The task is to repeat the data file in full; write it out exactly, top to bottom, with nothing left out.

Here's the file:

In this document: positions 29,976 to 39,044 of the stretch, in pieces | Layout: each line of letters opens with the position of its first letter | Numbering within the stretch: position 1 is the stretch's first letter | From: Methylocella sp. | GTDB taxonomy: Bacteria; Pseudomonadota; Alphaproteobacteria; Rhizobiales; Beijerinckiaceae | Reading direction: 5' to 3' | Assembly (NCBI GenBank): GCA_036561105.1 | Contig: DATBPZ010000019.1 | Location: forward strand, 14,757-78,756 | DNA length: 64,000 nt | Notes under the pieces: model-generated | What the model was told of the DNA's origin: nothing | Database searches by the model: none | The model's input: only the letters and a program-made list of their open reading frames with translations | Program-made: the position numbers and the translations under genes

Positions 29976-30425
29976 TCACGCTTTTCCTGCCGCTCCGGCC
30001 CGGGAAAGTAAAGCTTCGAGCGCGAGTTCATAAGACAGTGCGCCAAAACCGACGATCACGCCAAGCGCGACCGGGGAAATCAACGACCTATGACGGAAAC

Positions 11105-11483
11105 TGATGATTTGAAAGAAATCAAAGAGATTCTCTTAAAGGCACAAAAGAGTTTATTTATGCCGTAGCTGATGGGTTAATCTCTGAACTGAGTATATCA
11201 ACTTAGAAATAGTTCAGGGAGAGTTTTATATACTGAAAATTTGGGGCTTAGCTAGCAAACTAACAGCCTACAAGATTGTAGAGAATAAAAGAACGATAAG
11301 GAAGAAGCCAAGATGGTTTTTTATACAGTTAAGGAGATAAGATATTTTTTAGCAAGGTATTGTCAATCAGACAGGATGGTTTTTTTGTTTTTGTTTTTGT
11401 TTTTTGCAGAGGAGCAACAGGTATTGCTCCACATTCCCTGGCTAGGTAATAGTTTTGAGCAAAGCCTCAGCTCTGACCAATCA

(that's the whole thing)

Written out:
In this document: positions 29,976 to 39,044 of the stretch, in pieces | Layout: each line of letters opens with the position of its first letter | Numbering within the stretch: position 1 is the stretch's first letter | From: Methylocella sp. | GTDB taxonomy: Bacteria; Pseudomonadota; Alphaproteobacteria; Rhizobiales; Beijerinckiaceae | Reading direction: 5' to 3' | Assembly (NCBI GenBank): GCA_036561105.1 | Contig: DATBPZ010000019.1 | Location: forward strand, 14,757-78,756 | DNA length: 64,000 nt | Notes under the pieces: model-generated | What the model was told of the DNA's origin: nothing | Database searches by the model: none | The model's input: only the letters and a program-made list of their open reading frames with translations | Program-made: the position numbers and the translations under genes

Positions 29976-30425
29976 TCACGCTTTTCCTGCCGCTCCGGCC
30001 CGGGAAAGTAAAGCTTCGAGCGCGAGTTCATAAGACAGTGCGCCAAAACCGACGATCACGCCAAGCGCGACCGGGGAAATCAACGACCTATGACGGAAAC

Positions 11105-11483
11105 TGATGATTTGAAAGAAATCAAAGAGATTCTCTTAAAGGCACAAAAGAGTTTATTTATGCCGTAGCTGATGGGTTAATCTCTGAACTGAGTATATCA
11201 ACTTAGAAATAGTTCAGGGAGAGTTTTATATACTGAAAATTTGGGGCTTAGCTAGCAAACTAACAGCCTACAAGATTGTAGAGAATAAAAGAACGATAAG
11301 GAAGAAGCCAAGATGGTTTTTTATACAGTTAAGGAGATAAGATATTTTTTAGCAAGGTATTGTCAATCAGACAGGATGGTTTTTTTGTTTTTGTTTTTGT
11401 TTTTTGCAGAGGAGCAACAGGTATTGCTCCACATTCCCTGGCTAGGTAATAGTTTTGAGCAAAGCCTCAGCTCTGACCAATCA